Table of contents:
- Romanian currency: general information
- Coins of the Monarchist era
- Coins of the socialistperiod
- Modern coins of Romania
Romania is a state in the southeastern part of Europe that arose around the middle of the 19th century. Until 1947 it was known as the Kingdom of Romania, and from 1947 to 1989 - the Socialist Republic of Romania. Of interest to collectors are both post-war (socialist) and modern coins of Romania. You will find photos and descriptions of the most interesting specimens in this article.
Romanian currency: general information
The country's currency is the Romanian leu (from the Romanian leu - "lion"). International code: RON (since 2005). The date of birth of the Romanian currency is April 22, 1867. It was then that the lei was put into circulation by a special law. Until the end of the 19th century, French francs were also used in parallel with them in the country. Since 1890, the Romanian leu has been the sole currency of the kingdom.
The national currency of Romania has gone through three monetary reforms (in 1947, 1952 and 2005). In July 2005, a new leu was issued, which was equal toto 10 thousand old.
Change coin in Romania is called baths or baths (from the Romanian bani - money). There are 100 baths in one leu. The Romanian currency is represented by both coins and banknotes. The latter are interesting in that they are made of special plastic, so they do not tear and last much longer than paper banknotes. But this article is not about banknotes at all, but about Romanian coins.
Coins of the Monarchist era
Few people know that this country was a monarchy until the end of World War II. The oldest coin in Romania is 10 bani from 1867 (see photo below). It is not rare due to the rather large circulation. The cost of such a coin today ranges from 500-1000 rubles - depending on the condition.
More valuable is the pre-war coin of 2 lei with the image of a reaper. It was minted in 1914 from silver. The cost of one such coin can reach 5 thousand rubles.
Romanian 100 lei coins from the 1940s show the profile of King Mihai I. He became monarch at a very young age (at 19) and was a puppet of Hitler's ally Ion Antonescu. However, in August 1944, Mihai I ordered the arrest of Antonescu and his generals and declared war on Nazi Germany. The cost of these coins is small, since the circulation of their minting exceeded 20 million pieces.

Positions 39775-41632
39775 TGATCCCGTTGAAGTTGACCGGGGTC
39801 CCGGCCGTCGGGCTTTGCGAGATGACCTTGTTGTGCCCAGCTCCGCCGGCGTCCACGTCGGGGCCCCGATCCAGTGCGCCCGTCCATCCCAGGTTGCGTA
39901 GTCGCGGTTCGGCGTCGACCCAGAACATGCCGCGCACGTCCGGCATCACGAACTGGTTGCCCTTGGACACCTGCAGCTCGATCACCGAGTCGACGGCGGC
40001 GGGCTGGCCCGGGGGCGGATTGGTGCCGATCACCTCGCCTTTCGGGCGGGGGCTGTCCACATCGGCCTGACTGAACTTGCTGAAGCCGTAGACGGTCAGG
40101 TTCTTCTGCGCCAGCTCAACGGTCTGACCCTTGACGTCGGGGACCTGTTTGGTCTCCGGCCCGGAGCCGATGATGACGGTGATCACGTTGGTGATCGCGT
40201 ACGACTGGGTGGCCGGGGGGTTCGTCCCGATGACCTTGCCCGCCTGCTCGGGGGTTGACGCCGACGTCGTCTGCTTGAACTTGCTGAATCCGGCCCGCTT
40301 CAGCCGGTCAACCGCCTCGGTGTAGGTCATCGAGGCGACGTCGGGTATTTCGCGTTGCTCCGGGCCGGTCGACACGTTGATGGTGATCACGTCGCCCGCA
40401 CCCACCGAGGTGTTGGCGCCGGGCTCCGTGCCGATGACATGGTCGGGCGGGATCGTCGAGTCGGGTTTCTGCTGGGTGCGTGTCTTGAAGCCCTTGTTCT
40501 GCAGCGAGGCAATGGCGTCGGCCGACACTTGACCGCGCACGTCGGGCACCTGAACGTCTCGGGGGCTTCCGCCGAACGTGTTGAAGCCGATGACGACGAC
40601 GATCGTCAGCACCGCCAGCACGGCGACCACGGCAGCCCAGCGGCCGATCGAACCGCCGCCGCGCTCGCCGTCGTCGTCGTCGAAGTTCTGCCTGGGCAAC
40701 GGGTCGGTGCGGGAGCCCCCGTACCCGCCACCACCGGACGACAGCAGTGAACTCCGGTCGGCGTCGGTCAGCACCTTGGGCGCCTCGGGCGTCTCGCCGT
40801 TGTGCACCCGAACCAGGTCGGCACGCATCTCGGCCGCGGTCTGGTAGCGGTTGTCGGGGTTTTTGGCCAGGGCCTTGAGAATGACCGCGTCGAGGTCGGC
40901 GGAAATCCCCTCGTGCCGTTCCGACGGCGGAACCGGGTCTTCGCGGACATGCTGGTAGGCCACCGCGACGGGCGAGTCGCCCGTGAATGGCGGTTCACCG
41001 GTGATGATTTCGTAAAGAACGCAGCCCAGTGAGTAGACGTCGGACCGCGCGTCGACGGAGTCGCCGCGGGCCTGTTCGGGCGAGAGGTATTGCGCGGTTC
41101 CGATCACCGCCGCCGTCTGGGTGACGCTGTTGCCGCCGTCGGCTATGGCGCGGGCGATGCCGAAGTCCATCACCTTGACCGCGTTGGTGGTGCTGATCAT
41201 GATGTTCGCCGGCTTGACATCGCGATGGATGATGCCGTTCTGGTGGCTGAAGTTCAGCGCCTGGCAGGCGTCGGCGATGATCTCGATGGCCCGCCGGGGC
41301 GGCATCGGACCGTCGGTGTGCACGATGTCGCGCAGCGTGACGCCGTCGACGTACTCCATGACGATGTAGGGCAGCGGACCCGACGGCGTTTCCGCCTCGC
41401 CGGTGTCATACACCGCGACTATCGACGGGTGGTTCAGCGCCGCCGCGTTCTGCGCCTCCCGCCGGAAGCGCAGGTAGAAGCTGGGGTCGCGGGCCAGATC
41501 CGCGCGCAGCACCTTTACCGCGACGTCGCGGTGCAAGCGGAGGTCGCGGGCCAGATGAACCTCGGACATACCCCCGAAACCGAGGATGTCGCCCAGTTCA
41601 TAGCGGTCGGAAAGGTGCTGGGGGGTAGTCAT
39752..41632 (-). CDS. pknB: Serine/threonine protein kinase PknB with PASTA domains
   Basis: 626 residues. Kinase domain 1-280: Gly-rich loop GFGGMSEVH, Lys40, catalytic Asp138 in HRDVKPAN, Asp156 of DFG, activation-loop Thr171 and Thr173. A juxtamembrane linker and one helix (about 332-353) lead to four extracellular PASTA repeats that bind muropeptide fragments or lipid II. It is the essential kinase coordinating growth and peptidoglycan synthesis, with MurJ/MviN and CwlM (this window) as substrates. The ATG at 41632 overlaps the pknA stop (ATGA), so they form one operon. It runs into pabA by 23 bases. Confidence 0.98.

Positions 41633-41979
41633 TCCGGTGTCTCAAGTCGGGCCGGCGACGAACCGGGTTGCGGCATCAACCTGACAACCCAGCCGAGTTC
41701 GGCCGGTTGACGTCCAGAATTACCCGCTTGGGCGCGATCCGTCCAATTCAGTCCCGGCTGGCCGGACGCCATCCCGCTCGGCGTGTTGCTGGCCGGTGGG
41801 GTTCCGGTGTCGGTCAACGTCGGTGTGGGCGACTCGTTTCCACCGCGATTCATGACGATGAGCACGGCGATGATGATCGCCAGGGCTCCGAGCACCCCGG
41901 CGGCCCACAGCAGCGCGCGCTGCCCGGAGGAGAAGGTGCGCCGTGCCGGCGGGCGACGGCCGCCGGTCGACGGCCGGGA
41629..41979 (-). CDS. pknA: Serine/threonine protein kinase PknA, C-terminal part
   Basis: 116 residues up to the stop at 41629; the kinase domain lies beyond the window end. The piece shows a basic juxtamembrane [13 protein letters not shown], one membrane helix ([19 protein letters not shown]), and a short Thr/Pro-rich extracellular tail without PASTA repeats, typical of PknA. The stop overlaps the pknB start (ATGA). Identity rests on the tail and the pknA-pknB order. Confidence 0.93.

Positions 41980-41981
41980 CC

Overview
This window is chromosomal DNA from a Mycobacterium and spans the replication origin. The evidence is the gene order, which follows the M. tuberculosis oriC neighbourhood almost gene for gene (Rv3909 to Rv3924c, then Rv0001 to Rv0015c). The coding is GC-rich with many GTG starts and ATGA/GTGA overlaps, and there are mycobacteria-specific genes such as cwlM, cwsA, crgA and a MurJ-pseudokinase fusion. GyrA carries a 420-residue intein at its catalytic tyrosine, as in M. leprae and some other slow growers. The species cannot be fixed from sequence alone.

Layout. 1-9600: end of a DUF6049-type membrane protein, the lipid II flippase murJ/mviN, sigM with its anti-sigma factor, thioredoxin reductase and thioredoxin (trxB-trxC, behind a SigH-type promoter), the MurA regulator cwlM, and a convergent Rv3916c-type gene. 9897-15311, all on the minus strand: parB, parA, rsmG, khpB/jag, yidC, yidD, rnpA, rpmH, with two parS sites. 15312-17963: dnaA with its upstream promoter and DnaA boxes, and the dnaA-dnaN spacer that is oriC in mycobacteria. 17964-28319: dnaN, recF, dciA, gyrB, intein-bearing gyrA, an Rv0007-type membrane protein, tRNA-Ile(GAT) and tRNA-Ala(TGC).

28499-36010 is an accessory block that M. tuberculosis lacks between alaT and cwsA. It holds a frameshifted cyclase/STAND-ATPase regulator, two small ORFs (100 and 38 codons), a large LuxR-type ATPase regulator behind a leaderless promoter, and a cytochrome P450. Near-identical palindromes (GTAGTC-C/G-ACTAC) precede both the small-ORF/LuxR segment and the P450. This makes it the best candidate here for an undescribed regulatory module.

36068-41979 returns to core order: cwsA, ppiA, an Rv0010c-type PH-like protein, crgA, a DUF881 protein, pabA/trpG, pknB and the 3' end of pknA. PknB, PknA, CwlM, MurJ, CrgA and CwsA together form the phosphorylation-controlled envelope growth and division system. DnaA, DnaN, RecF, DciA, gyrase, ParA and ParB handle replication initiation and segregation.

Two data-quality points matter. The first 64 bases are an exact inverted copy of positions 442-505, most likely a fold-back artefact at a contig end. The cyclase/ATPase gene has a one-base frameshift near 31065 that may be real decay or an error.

The 1 leu coin of 1938 is of particular interest among numismatists. Its reverse features a crown from the royal coat of arms, while its obverse features a corncob.
Coins of the socialistperiod
After the Second World War, Romania found itself in the zone of influence of the USSR and embarked on the path of socialist development. Then the design of her coins changed radically. On many of them you can see stories that reflect the rapid development of industry and industry, which was typical for post-war Romania.
So, for example, the reverse of a 1 leu coin of 1951 is decorated with an oil rig. An oil refinery is depicted on a 3 lei coin from the 1960s. The agricultural theme is also not deprived of attention - on 1 leu coins from the mid-1960s, you can see a tractor driver working in the field.
An incredibly interesting coin of that period is unofficially called the Blacksmith. It was minted in the mid-50s of the last century from a copper-nickel alloy. The obverse of the coin depicts a blacksmith working in front of a smoking industrial factory.
Modern coins of Romania
Now about modern coins. Currently, Romanian coins are represented by the following denominations:
- 1 ban;
- 5 bani;
- 10 bani;
- 50 bani.
The design of all these coins is the same. The obverse is as concise as possible - here is only the face value. The reverse of the coins depicts the state coat of arms of Romania, the inscription Romania and the year of issue. The images on the obverse and reverse are not upside down relative to each other (as was the case on previous Romanian coins).
In recent years, the country's retailthere is a tendency to round all prices up to ten bani. Therefore, coins with a denomination of 1 ban are incredibly difficult to find in circulation today.